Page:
One August night in a bar, celebrating the opera tour's launch as well as Signe's impending departure from people she'd come to think of as family, she shot some studies in black and white of Sabrina's and Gaitan's hands on a table, setting up camera, tripod, and timer so as to allow her fingers to be shot entwined with theirs -- capturing the true nature of their friendship, "their esprit," Gaitan said. She made an enlargement for them which they hung in a place of honour above their bed, and another for herself which she put in her kitchen.
That winter, Signe's faltering marriage came to an end. Sabrina and Gaitan threw her a lifeline and now, several years later, their friendship was stronger than ever. All that was lacking, according to Sabrina and Gaitan, was a mate for Signe.
Signe was walking out of her "banish the January blahs" yoga class at the Y when she bumped into Gaitan coming in for a swim. He buttonholed her and, with a lascivious wiggle of his eyebrow announced: "We've found a fabulous guy for you. Don't know why we didn't think of him before."
Signe glanced up at the overcast sky and then at her watch. "Give it up, Gaitan."
"He's a looker. As a man, I'd know nothing about that, of course, but Sabrina tells me he is. And -- he's single."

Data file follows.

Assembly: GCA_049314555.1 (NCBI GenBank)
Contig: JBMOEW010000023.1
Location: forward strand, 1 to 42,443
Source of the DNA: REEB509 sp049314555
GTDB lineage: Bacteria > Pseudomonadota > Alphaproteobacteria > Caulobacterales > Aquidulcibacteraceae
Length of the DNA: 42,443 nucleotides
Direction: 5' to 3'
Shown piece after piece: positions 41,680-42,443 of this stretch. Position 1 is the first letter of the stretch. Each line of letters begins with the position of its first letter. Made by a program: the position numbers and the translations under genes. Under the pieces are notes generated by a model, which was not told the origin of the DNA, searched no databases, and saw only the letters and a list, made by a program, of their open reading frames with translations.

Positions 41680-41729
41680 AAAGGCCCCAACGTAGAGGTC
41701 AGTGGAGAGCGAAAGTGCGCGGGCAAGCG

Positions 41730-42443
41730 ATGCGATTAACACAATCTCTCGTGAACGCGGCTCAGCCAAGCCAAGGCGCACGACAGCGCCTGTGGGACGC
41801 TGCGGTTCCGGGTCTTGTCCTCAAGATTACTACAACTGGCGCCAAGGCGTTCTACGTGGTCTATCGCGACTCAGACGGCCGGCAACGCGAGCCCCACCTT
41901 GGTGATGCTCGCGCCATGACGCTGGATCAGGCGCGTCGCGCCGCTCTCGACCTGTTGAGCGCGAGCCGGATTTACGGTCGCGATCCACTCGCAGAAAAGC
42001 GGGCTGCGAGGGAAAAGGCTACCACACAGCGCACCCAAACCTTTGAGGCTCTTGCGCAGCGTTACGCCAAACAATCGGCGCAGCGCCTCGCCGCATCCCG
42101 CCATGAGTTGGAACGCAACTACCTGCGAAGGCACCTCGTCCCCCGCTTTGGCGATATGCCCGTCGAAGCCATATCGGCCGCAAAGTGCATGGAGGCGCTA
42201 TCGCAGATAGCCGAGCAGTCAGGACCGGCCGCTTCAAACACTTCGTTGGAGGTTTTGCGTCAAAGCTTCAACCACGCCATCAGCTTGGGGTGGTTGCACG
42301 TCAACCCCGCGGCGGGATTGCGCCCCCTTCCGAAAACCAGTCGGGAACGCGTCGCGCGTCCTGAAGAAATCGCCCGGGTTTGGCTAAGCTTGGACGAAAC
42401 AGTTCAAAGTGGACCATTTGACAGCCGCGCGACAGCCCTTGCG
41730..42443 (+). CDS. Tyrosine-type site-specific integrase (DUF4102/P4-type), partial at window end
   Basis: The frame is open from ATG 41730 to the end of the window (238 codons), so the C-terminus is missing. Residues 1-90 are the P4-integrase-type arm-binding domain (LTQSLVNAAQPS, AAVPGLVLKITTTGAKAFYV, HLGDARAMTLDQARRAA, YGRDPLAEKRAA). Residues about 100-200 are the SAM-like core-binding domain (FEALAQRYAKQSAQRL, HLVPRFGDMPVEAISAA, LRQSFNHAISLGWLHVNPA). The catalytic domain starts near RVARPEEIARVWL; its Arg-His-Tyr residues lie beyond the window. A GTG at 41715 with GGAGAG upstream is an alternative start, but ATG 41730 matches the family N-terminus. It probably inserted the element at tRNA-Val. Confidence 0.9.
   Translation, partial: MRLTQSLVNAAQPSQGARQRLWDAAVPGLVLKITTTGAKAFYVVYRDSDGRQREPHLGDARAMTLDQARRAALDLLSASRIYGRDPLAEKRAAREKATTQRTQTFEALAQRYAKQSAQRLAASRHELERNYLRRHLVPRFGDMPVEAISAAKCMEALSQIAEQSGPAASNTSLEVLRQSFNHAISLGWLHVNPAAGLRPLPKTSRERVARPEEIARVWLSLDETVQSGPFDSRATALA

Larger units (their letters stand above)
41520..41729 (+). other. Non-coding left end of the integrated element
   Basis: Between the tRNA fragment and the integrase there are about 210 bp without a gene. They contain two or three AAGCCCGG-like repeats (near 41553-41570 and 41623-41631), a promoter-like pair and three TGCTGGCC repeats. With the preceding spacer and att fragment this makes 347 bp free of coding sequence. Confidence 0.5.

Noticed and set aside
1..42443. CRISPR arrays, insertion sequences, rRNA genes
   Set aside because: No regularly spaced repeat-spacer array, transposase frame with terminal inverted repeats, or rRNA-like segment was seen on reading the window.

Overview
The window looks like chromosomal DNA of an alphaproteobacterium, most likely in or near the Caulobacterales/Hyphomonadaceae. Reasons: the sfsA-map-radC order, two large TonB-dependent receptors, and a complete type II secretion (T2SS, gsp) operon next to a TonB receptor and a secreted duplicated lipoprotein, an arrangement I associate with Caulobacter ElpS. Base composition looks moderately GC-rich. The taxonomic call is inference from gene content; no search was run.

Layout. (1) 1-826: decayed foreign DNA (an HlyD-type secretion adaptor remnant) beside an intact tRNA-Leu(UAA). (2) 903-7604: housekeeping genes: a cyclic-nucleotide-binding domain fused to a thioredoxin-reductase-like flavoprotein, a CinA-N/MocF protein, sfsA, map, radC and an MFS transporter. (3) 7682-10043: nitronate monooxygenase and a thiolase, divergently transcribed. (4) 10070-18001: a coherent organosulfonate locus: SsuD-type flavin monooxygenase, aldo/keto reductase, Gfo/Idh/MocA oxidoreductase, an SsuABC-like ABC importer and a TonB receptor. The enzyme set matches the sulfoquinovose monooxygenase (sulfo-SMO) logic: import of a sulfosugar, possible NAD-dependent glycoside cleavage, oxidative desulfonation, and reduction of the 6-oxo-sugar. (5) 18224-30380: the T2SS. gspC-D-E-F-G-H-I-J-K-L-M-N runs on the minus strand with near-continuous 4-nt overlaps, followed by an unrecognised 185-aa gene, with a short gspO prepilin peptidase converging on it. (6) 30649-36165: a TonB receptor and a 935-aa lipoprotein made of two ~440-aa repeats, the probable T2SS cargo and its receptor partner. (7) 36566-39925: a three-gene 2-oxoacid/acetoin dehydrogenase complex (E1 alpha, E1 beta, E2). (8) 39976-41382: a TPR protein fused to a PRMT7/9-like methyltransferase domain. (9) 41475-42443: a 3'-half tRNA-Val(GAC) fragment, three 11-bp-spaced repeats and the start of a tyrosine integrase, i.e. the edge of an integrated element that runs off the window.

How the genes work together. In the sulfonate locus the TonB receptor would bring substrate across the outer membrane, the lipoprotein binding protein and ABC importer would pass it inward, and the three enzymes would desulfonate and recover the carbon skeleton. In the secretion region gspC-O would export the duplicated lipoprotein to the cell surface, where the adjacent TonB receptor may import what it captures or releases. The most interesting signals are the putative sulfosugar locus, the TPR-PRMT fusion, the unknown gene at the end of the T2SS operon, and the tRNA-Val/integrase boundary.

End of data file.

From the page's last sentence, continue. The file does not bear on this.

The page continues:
"That's lovely. Look, it's going to snow or something in a minute. I've got to run. Tell Sabrina -- "
"He won't bite. He's very intelligent -- almost as smart as you, and a médecin. Un psychiatre."
Signe smiled at the p, pronounced almost explosively in French, and shook her head. "Gai, a curator's calling this afternoon. I've got to get home. It might be something about a group show."
"Signe, art can wait for once. This is life! He's passionate about photography and books and ballet. He saw your hands photograph and of course we lent him the catalogue from your show. He loved it. You don't believe me? Come around, tomorrow afternoon. Say, four? Check for yourself."
"Ton crédibilité est dans la poubelle, mon cher. T'as oublié?"
"Give me another chance. The guy himself didn't know he was gay."
She shut her eyes for a long moment.
"Life is about climbing back on. Just meet him, why don't you? Sabrina's new espresso machine -- " He made a little moue with his lips. "Sensational coffee. Come on, live a little."
Signe laughed and gave in. "Sunday at four, then."